Report - 2006
May 12th through the14th this year had us on the edge of
our seats. Not often do we have to deal with cool weather
with the threat of showers for our annual May event. This
year we had both. Temperatures ranged from the high 40s to
the middle 60s with cloud cover and drizzle most of the time.
That didn’t stop us though, fifteen of us managed to
find many birds that just migrated in the night before. We
did not find high numbers of birds but were able to find many
Ruth McKeon and Ruth Shursky found the only Northern Harrier,
Merlin, Snow Goose and Pine Siskin in the county that weekend.
My teammates Arlene Borko, Phyllis Jones and John Haas found
the only Lesser Yellowlegs, Cedar Waxwing, Cape May Warbler,
Meadowlark, and Orchard Oriole. Valerie Freer, Mary Collier,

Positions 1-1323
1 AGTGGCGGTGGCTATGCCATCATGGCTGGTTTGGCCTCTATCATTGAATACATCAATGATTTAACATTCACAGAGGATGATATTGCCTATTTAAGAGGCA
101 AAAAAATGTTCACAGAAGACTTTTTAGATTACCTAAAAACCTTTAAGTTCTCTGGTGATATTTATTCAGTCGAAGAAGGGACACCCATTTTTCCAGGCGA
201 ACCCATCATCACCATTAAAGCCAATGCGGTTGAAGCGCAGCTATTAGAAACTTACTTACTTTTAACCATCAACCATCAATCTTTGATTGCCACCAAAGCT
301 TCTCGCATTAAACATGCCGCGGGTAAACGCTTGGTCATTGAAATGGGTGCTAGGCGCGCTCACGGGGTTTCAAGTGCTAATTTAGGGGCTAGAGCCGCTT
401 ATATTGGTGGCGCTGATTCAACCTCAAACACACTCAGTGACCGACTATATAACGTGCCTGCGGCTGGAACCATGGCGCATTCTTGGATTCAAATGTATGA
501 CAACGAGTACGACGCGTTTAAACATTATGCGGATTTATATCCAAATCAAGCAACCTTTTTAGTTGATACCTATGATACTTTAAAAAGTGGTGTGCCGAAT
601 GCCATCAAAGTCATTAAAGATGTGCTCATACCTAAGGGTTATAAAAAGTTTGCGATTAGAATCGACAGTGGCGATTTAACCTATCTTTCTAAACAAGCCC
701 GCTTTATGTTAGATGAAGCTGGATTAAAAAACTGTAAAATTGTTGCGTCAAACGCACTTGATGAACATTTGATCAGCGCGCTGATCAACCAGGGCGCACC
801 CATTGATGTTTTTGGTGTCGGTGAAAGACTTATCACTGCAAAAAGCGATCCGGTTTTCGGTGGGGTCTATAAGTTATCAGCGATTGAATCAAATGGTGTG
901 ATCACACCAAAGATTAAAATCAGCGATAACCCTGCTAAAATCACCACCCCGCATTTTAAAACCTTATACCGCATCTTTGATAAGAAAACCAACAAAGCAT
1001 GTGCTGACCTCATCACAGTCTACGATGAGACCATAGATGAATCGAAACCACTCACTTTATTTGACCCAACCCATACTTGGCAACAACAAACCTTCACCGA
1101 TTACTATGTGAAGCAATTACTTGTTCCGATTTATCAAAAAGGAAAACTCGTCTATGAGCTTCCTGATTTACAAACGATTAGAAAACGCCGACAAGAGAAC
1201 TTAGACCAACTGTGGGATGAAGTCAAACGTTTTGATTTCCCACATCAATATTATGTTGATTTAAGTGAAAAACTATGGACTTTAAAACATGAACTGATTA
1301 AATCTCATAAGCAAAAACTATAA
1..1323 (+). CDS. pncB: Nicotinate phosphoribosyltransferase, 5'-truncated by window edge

Jamie Lo, and Patrick Dechon had the only Hooded Merganser
and Kestral. John Haas along with Jane and Bill Fiero found
a Willow Flycatcher, a Purple Martin, Marsh Wren, Mourning
Warbler and a Lincoln’s Sparrow. Scott Graber, Kathy
Scullion and Beth Barker found a Pied-billed Grebe, Dunlin,
a Barred Owl, Winter Wren, Brown Thrasher, and a Cerulean
The five teams clocked 828 miles among them. With the price
of gas these days that was an expense we never had to face
before. Ouch! Our grand total of species was 148, not bad
considering that migration seemed to be a little later than
usual. Team “Ruth” ended up finding 72 species,
team Freer found 110 species, team Haas found 117, team Davis
found 118 and the million dollar winning team---with only
two hours of sleep---Scott, Kathy and Beth with 118 species.